This post contains spam! Oh no! Well, we have to “spam” you because the case is about the trademark SPAM. On one side SPAM for meat. You probably know this trademark (left). On the other side the defendants who are using the trademark SPAM for an energy drink.

Are these trademarks confusingly similar? No. The Dutch Court rules that the products are not similar, preventing a likelihood of confusion. The argument that these products can be consumed on the same moment is not accepted, this argument would also have strange equivalents like similarity between make-up and cars (as some women do their make-up while driving)! A bit exaggerated but you get the point.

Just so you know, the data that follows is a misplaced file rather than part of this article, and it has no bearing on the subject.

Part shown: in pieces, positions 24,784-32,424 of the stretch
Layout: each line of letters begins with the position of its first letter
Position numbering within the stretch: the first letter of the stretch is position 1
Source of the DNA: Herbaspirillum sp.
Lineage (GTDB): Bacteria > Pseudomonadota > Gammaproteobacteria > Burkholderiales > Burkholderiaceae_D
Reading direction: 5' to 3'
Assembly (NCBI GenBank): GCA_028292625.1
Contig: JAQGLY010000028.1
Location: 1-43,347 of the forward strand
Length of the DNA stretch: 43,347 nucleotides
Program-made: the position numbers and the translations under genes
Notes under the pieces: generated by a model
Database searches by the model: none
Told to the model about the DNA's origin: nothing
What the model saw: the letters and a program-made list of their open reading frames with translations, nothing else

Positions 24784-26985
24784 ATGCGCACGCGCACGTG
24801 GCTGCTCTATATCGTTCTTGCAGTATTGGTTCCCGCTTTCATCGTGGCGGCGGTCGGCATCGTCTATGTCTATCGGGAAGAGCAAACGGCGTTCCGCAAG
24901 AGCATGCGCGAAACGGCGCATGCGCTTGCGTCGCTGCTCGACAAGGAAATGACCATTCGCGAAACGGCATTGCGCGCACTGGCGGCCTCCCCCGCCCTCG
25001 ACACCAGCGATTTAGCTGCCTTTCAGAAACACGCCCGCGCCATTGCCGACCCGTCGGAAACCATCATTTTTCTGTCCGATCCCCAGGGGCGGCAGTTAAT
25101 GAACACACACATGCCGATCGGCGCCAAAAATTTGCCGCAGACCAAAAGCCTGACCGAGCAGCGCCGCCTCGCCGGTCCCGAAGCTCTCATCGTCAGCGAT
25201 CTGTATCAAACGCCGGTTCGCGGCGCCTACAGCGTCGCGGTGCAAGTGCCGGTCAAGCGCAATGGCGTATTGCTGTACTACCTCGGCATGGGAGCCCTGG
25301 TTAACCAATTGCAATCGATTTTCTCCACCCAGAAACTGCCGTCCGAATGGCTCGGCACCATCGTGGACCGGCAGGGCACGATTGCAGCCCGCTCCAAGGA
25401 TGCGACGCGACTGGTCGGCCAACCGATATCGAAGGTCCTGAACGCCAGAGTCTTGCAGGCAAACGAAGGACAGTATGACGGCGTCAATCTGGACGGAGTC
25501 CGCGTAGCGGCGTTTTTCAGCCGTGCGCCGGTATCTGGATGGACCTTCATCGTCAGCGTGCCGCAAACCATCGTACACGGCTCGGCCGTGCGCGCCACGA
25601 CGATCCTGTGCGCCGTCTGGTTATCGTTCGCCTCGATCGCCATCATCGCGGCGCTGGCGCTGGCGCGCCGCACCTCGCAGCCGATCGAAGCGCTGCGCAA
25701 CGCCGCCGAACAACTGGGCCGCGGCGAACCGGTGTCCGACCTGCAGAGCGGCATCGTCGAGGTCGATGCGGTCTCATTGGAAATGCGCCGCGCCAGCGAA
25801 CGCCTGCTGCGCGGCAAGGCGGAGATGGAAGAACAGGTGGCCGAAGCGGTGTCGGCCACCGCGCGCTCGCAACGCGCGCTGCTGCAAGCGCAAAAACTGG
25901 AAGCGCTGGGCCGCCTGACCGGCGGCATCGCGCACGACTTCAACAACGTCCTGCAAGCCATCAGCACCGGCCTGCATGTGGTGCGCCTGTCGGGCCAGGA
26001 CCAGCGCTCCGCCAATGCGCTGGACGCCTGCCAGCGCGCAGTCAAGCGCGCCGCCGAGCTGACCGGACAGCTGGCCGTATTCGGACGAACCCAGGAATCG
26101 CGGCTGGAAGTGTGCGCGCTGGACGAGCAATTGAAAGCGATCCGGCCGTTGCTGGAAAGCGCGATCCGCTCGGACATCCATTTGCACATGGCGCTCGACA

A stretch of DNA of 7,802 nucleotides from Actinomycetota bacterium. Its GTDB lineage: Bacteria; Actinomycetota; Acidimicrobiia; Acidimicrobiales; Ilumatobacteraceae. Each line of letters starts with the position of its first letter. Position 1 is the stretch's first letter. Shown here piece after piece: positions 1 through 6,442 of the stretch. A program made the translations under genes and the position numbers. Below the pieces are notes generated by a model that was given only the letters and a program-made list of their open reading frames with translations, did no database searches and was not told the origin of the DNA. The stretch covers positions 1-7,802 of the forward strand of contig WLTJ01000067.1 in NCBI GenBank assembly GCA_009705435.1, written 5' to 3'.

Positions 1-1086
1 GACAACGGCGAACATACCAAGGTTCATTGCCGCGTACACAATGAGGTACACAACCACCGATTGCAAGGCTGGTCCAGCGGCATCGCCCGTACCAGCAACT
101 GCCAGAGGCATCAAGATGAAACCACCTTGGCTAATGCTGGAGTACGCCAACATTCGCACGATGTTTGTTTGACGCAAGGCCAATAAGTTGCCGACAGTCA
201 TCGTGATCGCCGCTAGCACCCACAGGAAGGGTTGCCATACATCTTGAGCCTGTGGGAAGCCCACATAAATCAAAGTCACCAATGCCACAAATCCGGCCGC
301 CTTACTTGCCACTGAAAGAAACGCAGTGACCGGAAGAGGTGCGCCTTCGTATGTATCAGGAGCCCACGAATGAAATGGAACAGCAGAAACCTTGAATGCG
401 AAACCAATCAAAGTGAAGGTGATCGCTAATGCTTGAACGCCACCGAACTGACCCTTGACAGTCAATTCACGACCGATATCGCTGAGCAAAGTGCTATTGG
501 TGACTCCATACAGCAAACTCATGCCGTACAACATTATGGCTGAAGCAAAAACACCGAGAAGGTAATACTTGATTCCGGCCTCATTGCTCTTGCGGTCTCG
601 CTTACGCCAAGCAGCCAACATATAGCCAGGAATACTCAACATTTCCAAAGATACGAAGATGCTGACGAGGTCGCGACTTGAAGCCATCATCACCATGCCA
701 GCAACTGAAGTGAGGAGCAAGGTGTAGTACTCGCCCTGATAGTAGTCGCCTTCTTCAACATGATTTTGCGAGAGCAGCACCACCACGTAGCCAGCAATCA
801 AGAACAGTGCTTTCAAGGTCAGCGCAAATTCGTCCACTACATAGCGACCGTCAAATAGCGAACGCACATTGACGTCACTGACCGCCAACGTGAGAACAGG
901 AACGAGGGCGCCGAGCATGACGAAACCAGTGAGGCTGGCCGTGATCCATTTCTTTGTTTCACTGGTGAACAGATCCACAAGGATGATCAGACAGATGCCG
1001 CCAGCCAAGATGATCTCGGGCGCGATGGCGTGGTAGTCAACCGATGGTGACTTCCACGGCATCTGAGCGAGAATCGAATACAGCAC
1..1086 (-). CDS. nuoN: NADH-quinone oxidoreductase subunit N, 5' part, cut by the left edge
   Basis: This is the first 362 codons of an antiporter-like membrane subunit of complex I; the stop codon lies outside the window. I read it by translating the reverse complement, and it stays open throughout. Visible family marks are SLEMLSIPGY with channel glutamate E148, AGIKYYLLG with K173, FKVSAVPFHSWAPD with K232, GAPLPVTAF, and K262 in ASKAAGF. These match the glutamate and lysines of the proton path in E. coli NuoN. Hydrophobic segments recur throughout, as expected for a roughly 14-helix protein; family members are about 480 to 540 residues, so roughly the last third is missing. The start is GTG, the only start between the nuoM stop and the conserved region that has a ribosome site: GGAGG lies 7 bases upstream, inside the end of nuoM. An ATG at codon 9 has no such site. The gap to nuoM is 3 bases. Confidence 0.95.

Hormel, the opponent, claims also the reputation of the European trademark SPAM. The Court is not impressed. Yes, the trademark SPAM is well known in the UK but this does not automatically mean that the trademark is well known in every country in Europe. On the base of the case Pago the owner can apply on the extra protection of well-known marks, also in the Netherlands (where the trademark is not reputed), however, the court ruled that the requirements of this article were not met. The only fact that the trademark SPAM was mentioned in a Monty Python movie was not enough to proof that the mark was reputed (free-riding on a non-reputed trademark is not possible), moreover, the link between the trademarks was not present.


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